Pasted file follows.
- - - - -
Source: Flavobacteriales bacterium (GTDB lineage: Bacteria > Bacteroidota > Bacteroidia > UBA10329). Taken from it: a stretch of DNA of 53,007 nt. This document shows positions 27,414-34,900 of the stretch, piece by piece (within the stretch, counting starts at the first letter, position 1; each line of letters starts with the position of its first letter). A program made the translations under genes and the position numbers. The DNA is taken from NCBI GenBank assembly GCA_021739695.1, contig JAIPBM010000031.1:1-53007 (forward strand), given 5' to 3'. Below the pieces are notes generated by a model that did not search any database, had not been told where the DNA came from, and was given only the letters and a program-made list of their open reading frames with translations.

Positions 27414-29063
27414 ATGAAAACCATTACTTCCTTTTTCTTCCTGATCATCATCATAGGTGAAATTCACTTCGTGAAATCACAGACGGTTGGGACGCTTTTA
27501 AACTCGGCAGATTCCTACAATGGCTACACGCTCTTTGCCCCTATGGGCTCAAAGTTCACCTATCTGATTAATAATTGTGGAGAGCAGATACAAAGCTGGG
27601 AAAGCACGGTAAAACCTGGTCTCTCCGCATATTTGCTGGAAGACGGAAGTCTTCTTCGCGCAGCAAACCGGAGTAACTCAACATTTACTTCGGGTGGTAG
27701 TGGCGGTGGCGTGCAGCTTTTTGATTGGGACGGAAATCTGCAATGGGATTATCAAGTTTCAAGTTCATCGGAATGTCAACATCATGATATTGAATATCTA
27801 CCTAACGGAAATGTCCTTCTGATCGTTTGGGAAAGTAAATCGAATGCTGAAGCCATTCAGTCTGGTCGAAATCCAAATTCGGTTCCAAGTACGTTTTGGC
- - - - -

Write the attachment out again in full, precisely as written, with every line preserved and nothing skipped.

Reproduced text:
Source: Flavobacteriales bacterium (GTDB lineage: Bacteria > Bacteroidota > Bacteroidia > UBA10329). Taken from it: a stretch of DNA of 53,007 nt. This document shows positions 27,414-34,900 of the stretch, piece by piece (within the stretch, counting starts at the first letter, position 1; each line of letters starts with the position of its first letter). A program made the translations under genes and the position numbers. The DNA is taken from NCBI GenBank assembly GCA_021739695.1, contig JAIPBM010000031.1:1-53007 (forward strand), given 5' to 3'. Below the pieces are notes generated by a model that did not search any database, had not been told where the DNA came from, and was given only the letters and a program-made list of their open reading frames with translations.

Positions 27414-29063
27414 ATGAAAACCATTACTTCCTTTTTCTTCCTGATCATCATCATAGGTGAAATTCACTTCGTGAAATCACAGACGGTTGGGACGCTTTTA
27501 AACTCGGCAGATTCCTACAATGGCTACACGCTCTTTGCCCCTATGGGCTCAAAGTTCACCTATCTGATTAATAATTGTGGAGAGCAGATACAAAGCTGGG
27601 AAAGCACGGTAAAACCTGGTCTCTCCGCATATTTGCTGGAAGACGGAAGTCTTCTTCGCGCAGCAAACCGGAGTAACTCAACATTTACTTCGGGTGGTAG
27701 TGGCGGTGGCGTGCAGCTTTTTGATTGGGACGGAAATCTGCAATGGGATTATCAAGTTTCAAGTTCATCGGAATGTCAACATCATGATATTGAATATCTA
27801 CCTAACGGAAATGTCCTTCTGATCGTTTGGGAAAGTAAATCGAATGCTGAAGCCATTCAGTCTGGTCGAAATCCAAATTCGGTTCCAAGTACGTTTTGGC